Twitter was actually my best resource to discover new reviewers. If you’re not on Twitter, then you should start a profile. It’s a great way to connect with others – even if you don’t post daily.
On the Twitter homepage, there’s a link at the top that says “Who to Follow”. If you click on it, it brings you to a page with a search box.
You can search for anything here (book reviewers, YA Romance, etc). You can also search for books that are like yours – for example, In Your Dreams by Kristan Higgins. Twitter searches through status updates and profile descriptions to suggest friends for you.
For my DAG tour, I searched for autism, LDS autism, Down syndrome, special needs, and church to name a few. I went through about a hundred profiles, checked out their activity and following. I also looked who that person followed. I often found more good leads that way. After narrowing down who I wanted to review, I contacted them through either Twitter email or an email address that was listed on the profile.
Another tip is to do geographical searches – such as Autism Canada or Sweet Romance Reader Arizona. Take advantage of hashtag searches too. Check out authors who write in the same genre and see what they are doing on Twitter. Elana Johnson did a huge Twitter promo for her book Possession using the hashtag #tagged. You could go through the postings with that hashtag to find readers who loved her book, then contact them to review your book.
Amazon & Goodreads
The awesome thing about Amazon and Goodreads is that they link to their reviewers profiles. Some of those reviewers list their websites or blogs. So you can check out books similar to yours and do some research on readers. Find a few who you really like, then send them an email through their website or blog.
Check Out Other Authors
It’s time to go hit the websites for all the big authors who write in your genre. Especially if you know of an author who has a book coming out in the next few months. They often list all the stops on their blog tour. Go check out those reviewers and their guidelines. (BTW – Keep all this info in your spreadsheet for future reference!) To find more authors: Go to Amazon.com, type in an author’s name and hit enter, then check out the “Related Searches” results just under the search box.
Putting together a good blog tour involves a bit of internet stalking sleuthing. But it’s totally worth it when you put together a completed list of reviewers from all over. The goal of a blog tour isn’t just to get (hopefully) awesome reviews, but to reach reader circles you currently don’t have connections with. Go for variety!
Happy book tour scheduling!
Rebecca: Love the tips, Danyelle! I had my most successful blog tour with my latest novel using a few of these same ideas. However you’ve given me new ideas I will be incorporating into my next one as well. So thanks!
What about you? What ideas or tips do you have for successful blog tours? Any questions for Danyelle? Comment here.
Danyelle Ferguson is the author of Sweet Confections (Indulgence Row series) and nonfiction book (dis)Abilities and the Gospel. She discovered her love for the written word in elementary school. Her first article was published when she was in 6th grade. Since then, she’s won several awards and has been published world-wide in newspapers, magazines and books. She’s grateful every day to work in her dream jobs – author, editor, and nurturing her readaholic tendencies.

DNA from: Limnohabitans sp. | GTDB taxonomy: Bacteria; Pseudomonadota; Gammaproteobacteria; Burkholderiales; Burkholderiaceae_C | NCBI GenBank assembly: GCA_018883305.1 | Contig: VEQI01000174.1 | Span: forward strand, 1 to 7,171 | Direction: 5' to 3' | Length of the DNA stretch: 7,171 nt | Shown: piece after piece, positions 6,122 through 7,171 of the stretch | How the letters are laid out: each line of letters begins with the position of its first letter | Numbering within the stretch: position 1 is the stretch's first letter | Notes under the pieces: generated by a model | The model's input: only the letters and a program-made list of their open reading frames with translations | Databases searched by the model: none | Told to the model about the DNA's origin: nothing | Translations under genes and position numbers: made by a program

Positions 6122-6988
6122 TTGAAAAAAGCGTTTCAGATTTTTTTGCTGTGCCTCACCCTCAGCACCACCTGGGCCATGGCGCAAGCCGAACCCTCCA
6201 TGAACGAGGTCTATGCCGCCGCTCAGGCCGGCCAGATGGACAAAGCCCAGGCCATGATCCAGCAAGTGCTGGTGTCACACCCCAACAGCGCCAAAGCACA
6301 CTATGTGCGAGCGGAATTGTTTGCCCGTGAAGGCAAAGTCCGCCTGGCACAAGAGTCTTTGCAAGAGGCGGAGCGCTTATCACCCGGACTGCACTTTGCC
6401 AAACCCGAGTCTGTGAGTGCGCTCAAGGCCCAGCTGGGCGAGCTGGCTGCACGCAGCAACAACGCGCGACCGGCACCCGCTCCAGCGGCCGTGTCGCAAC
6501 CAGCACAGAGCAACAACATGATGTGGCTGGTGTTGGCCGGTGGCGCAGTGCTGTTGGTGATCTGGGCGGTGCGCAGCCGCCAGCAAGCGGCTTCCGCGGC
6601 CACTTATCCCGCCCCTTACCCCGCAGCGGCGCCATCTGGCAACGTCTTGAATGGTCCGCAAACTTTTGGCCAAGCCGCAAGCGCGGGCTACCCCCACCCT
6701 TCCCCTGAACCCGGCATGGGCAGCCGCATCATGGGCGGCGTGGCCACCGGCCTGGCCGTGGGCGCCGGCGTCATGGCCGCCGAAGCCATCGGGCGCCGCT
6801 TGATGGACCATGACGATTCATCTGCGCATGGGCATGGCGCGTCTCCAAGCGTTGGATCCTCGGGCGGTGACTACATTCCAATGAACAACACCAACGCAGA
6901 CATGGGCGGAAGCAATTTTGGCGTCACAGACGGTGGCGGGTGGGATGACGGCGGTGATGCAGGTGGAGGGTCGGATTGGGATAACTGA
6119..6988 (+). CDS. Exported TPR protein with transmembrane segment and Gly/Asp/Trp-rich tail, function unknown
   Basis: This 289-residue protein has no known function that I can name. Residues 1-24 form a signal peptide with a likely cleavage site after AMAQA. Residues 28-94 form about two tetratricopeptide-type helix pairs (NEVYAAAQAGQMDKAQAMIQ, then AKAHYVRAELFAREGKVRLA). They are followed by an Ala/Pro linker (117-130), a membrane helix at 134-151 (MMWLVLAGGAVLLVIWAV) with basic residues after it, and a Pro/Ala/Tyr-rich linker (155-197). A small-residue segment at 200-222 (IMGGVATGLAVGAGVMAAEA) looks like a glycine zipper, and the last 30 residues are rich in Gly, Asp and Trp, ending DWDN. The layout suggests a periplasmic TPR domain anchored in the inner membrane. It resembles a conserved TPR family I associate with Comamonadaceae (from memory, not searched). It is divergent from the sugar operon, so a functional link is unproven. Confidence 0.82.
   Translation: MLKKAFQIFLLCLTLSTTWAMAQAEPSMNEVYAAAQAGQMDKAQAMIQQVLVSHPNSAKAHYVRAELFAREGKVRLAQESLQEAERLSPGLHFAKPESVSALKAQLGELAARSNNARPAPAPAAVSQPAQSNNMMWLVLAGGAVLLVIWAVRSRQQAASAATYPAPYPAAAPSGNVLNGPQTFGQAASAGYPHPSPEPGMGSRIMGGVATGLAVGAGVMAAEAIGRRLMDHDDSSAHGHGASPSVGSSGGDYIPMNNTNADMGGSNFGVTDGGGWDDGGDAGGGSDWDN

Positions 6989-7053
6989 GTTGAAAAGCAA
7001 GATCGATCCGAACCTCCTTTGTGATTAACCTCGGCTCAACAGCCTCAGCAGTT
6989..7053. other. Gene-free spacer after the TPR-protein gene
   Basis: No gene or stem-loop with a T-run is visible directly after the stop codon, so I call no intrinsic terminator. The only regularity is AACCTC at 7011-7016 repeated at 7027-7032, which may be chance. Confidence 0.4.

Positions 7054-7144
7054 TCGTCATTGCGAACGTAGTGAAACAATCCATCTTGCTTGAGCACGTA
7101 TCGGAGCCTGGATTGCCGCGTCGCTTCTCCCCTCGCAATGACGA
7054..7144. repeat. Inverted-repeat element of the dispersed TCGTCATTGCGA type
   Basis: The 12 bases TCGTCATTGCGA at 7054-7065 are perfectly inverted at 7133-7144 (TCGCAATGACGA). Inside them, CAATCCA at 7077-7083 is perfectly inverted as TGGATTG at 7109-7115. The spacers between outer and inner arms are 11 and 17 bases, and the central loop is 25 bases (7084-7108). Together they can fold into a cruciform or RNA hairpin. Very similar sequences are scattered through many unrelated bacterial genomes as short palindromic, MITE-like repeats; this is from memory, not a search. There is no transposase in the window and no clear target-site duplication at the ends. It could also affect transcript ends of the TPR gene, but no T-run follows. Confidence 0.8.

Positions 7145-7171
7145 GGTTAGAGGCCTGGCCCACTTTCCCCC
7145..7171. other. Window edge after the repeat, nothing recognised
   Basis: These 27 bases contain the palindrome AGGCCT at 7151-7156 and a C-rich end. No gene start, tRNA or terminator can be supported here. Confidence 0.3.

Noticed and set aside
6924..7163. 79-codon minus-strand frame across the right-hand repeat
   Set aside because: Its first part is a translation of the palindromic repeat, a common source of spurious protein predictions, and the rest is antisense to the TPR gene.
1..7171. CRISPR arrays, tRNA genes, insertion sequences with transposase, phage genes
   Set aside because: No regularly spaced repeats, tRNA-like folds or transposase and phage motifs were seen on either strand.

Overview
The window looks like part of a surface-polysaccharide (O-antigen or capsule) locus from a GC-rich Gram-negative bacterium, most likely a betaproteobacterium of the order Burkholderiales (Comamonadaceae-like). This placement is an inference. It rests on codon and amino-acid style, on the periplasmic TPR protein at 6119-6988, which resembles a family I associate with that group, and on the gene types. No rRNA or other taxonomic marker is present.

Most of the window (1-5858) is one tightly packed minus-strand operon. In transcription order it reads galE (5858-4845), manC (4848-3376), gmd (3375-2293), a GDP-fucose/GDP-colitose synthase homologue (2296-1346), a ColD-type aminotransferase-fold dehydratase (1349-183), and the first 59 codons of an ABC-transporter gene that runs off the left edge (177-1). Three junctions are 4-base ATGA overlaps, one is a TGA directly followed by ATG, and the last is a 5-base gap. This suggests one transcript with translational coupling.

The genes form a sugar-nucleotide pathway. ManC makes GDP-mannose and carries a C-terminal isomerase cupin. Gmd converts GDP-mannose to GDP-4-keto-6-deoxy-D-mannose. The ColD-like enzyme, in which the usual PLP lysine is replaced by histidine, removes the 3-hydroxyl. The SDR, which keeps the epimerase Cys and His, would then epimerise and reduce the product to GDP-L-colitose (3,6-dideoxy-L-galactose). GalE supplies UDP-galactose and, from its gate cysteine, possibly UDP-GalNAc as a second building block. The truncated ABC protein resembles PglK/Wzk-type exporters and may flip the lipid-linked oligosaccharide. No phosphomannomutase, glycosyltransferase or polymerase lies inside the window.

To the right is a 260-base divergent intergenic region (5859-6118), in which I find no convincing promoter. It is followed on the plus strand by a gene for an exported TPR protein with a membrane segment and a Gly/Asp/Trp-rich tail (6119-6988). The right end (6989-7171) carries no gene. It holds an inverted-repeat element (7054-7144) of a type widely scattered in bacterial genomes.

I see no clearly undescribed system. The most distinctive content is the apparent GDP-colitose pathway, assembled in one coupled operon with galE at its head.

She grew up surrounded by Pennsylvania’s beautiful Allegheny Mountains. Then lived for ten years among the majestic Wasatch Mountains. She is currently experiencing mountain-withdrawal while living in Kansas with her husband and four angels-in-training. She enjoys reading, writing, dancing & singing in the kitchen, and the occasional long bubble bath to relax from the everyday stress of being “Mommy.”
Other March Book Madness Posts:
Make sure to check back on Thursday, March 12, for our next guest presenter, Charity Bradford, author of The Magic Wakes, Stellar Cloud, and Fade Into Me. She’ll be discussing writing–a hobby or career?
MARCH BOOK MADNESS:
Welcome to the fourth year of March BOOK Madness. Every Tuesday and Thursday in March, I invite several fellow authors to share their thoughts on the writing world, basically giving them an open mic to talk about anything book-ish.
2015 MARCH BOOK MADNESS SCHEDULE
- Tue, Mar 3: Intro and 3 Tips to Balance Writing Time, by Rebecca Belliston
- Thu, Mar 5: Top 5 Reasons To Get (or Not Get) Your MFA, by Sarah Belliston
- Tue, Mar 10: Unique Tips for Successful Blog Tours by Danyelle Ferguson
- Thu, Mar 12: Writing–A Hobby or a Career? by Charity Bradford
- Tue, Mar 17: The Importance of Book Reviews by Charissa Stastny
- Thu, Mar 19: 6 Reasons Why Genre Matters by Tricia Pease
- Tue, Mar 24: 7 Editing Strategies by A. L. Sowards
- Thu, Mar 26: Writer’s Block? Using Mind Mapping by Chris Rosche
- Tue, Mar 31: So You Want to Write Funny? by JoLynne Lyon
2014 MARCH BOOK MADNESS:
- Our Connection to Book Covers and the Characters Within, by Danyelle Ferguson
- Four Essential Elements of Good Writing, by Gerald N. Lund
- Welcome to Niche-land! by JoLynne Lyon
- Developing Plot and Characters Together, by Tricia Pease
- ”Sherlock Holmes and Dr. Watson,” by Sarah Belliston
- Using Repetition To Improve Your Book by A.L. Sowards
- Getting the Most Out of Your Critique Group, by Charity Bradford
- The Moral of the Tale, by Christopher Rosche
- Querying: The Method to the Madness, by Chantele Sedgwick
- Creating Context Clues, by Charissa Stastny
- 6 Places to Find Novel Ideas, by Janice Hardy
- Avoiding Didacticism in Our Writing, by Braden Bell
2013 MARCH BOOK MADNESS:
- Weeding Your Words, by Charissa Stastny
- Know Your Audience–Even the Subtle One, by Cindy Piper
- Beating a Dead Horse, by Julie L Casey
- Why Everyone Should Be a Writer, by Sharon Belknap
- Reading in the Digital Age, by JoLynne Lyon
- The Art of Accepting Criticism, by Mary Bateman-Mercado
- Pinterested in Books, by Sarah Belliston
- The Power of Storytelling, by Christopher Rosche
- Never Pity the Adverb, by Anthony Mercado
- Creating Flawed but Likeable Characters, by A.L. Sowards
- Priorities and Choices for Writers, by Braden Bell
- Premise vs Plot – Which Do You Have? by Janice Hardy
2012 MARCH BOOK MADNESS:
- Tips on Querying, by Lynn Wiese Sneyd
- Plotting vs. Plodding, by Tobi Summers
- 10 Marketing Tips, by JoLynne Lyon
- 8 Editing Tips by Cassie Mae
- Editing, by Jessica Khoury
- Reading for Writers, by Tricia Pease
- For the Love of Reading, by Sharon Belknap